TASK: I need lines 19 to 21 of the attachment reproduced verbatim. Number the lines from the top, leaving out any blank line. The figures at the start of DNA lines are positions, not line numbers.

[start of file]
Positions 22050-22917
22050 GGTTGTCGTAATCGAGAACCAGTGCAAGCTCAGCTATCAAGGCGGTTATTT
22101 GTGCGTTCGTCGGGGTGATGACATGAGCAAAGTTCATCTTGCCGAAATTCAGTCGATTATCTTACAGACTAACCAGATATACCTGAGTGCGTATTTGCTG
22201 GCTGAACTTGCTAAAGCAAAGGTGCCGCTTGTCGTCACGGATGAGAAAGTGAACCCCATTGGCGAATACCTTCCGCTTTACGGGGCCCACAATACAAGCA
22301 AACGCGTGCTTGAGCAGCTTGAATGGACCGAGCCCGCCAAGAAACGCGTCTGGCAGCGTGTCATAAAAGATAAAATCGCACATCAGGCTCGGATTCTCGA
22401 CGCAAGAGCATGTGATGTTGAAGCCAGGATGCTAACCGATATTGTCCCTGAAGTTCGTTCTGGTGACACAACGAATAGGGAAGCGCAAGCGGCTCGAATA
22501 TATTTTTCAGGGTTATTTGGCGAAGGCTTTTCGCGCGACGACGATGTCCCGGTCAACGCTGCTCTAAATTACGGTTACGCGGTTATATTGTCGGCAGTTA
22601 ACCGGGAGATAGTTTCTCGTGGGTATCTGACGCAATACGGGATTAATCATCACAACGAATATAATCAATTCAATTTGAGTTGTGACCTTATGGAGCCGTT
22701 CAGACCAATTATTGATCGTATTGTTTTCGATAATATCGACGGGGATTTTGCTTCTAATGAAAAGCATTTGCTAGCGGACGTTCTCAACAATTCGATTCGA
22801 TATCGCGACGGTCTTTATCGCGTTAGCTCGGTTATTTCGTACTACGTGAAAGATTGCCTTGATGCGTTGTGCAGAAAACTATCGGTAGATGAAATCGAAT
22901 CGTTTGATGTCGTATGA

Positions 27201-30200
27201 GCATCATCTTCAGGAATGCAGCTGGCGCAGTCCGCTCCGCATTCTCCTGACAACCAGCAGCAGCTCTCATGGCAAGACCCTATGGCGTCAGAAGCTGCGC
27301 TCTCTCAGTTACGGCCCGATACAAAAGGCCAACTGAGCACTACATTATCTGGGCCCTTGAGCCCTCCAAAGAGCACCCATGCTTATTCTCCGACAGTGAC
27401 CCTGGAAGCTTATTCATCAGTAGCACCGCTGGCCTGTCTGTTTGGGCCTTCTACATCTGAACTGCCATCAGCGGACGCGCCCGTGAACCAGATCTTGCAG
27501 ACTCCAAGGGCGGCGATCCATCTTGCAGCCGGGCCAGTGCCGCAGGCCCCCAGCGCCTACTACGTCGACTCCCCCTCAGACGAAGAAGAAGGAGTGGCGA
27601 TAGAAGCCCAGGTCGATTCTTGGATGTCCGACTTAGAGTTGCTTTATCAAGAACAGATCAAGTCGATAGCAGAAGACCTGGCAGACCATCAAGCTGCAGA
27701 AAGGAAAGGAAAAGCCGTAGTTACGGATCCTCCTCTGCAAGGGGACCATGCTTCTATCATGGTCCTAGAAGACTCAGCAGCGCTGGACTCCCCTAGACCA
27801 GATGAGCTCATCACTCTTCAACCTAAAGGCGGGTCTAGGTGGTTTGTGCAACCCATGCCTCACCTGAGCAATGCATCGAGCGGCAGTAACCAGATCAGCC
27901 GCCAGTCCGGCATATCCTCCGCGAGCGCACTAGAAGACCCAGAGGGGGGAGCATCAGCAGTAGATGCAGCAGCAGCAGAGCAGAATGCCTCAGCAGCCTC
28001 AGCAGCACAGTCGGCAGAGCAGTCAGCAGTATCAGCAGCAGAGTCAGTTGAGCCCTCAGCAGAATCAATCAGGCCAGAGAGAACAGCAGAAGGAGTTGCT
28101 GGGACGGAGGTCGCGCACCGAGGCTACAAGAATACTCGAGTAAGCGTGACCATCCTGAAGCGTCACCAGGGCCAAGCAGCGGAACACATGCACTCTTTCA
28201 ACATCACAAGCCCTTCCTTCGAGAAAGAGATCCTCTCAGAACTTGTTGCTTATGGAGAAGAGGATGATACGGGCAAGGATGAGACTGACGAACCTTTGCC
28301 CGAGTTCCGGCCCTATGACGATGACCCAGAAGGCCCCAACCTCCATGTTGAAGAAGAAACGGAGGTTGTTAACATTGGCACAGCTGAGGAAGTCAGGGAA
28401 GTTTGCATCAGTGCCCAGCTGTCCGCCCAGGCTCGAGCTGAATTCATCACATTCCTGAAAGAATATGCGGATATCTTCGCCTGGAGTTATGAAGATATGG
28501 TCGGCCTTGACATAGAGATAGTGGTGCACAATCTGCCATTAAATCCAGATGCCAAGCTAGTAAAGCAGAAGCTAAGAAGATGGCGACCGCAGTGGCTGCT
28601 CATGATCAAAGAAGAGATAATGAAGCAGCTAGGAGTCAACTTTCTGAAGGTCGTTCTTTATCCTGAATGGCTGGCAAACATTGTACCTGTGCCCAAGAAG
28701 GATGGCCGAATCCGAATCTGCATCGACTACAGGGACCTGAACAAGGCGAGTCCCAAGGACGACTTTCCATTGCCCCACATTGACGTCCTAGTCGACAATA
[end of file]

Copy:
27801 GATGAGCTCATCACTCTTCAACCTAAAGGCGGGTCTAGGTGGTTTGTGCAACCCATGCCTCACCTGAGCAATGCATCGAGCGGCAGTAACCAGATCAGCC
27901 GCCAGTCCGGCATATCCTCCGCGAGCGCACTAGAAGACCCAGAGGGGGGAGCATCAGCAGTAGATGCAGCAGCAGCAGAGCAGAATGCCTCAGCAGCCTC
28001 AGCAGCACAGTCGGCAGAGCAGTCAGCAGTATCAGCAGCAGAGTCAGTTGAGCCCTCAGCAGAATCAATCAGGCCAGAGAGAACAGCAGAAGGAGTTGCT